You are hereAlterNet: 50 Percent Pay Cuts at GE's Plants: Is This the Future of American Jobs?

AlterNet: 50 Percent Pay Cuts at GE's Plants: Is This the Future of American Jobs?

The company President Obama called a "model for America" is squeezing its workers, cutting pensions, wages and benefits--but workers are organizing to fight back.

-By Mischa Gaus This piece was originally published by Labor Notes. 

April 16, 2012-  If the war against unions has reached a tipping point, Wilma Smith is among those determined to rebalance the scales.

The 58-year-old assembler at the General Electric plant in West Burlington, Iowa, was called back to work in September.

She had been on layoff since 2007 from the non-union factory, which makes electrical switch gears for municipalities and energy-hungry factories, hospitals, and call centers. “You know how you have a fuse box in your house?” she asks. “These are like fuse boxes for a city,” the size of a refrigerator.

But the job came with new terms: a 50 percent pay cut—she’d now make $12 an hour. No health care coverage when she retired. And no chance she’d get the $5,000 bonus GE’s union workers won in last year’s national contract.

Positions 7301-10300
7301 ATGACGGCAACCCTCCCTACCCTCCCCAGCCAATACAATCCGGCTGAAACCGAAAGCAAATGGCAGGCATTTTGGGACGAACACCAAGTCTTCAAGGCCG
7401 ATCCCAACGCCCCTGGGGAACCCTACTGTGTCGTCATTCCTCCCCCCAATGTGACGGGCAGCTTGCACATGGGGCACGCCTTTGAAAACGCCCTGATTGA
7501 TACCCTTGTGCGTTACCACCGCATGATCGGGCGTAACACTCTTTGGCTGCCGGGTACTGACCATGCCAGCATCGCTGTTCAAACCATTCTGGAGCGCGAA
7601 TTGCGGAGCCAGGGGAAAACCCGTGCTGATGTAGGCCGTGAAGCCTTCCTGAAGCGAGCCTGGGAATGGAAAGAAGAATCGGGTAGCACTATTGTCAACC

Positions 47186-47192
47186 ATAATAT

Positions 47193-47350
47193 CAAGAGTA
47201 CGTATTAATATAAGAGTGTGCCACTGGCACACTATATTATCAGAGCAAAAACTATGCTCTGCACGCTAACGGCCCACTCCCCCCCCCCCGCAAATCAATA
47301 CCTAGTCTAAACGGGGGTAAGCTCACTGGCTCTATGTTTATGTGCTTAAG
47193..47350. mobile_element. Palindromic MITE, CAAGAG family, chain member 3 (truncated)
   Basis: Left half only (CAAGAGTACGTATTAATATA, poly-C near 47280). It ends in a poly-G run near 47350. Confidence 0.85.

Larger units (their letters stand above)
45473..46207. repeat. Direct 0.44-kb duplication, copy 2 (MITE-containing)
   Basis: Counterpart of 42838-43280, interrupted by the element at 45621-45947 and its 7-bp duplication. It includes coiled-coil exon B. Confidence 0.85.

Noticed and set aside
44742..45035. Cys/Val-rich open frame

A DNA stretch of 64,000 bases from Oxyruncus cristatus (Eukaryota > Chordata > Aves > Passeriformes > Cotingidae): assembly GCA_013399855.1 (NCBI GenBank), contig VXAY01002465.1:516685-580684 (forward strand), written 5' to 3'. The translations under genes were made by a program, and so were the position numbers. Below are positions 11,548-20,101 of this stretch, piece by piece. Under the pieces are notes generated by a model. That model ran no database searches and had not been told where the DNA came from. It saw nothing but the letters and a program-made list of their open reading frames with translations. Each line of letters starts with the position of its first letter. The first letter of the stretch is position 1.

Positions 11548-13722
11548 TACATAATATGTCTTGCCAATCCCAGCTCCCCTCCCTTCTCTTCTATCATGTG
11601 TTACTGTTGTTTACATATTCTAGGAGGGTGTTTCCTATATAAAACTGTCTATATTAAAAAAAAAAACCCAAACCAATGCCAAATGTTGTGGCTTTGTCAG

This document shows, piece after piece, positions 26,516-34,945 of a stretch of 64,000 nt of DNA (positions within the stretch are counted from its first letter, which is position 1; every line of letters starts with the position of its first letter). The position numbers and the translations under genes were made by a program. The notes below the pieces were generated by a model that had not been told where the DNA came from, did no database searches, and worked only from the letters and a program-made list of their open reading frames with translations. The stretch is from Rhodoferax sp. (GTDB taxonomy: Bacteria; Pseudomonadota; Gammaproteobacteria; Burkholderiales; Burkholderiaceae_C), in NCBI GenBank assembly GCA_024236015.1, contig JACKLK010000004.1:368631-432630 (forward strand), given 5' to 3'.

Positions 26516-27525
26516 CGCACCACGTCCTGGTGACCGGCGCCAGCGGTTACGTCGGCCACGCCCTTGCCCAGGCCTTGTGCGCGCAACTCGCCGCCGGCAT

“You know what the deal is, so I don’t want to hear any complaining,” the manager at the 150-worker plant told her at orientation.

Six months later Smith is a leader in the Electrical Workers (IUE-CWA) organizing committee that’s expecting a Labor Board election in April.

The campaign was buoyed by a successful January vote at a GE factory that refurbishes locomotive motors in Kansas City, Missouri, the first GE plant to go union in a decade.

Success breeds success, and organizing is now under way in several other locations. “As soon as they heard the workers in Kansas City won, another group called us up immediately,” said Mike Knox, an Electrical Workers (IBEW) organizer involved in the Missouri win.

The organizing is a glimmer of hope against a dark backdrop for manufacturing unions struggling to maintain jobs and decent standards. Their efforts are further stymied by recent actions of the Obama administration, which seems to support the notion that low wages are the answer to globalization and runaway shops.



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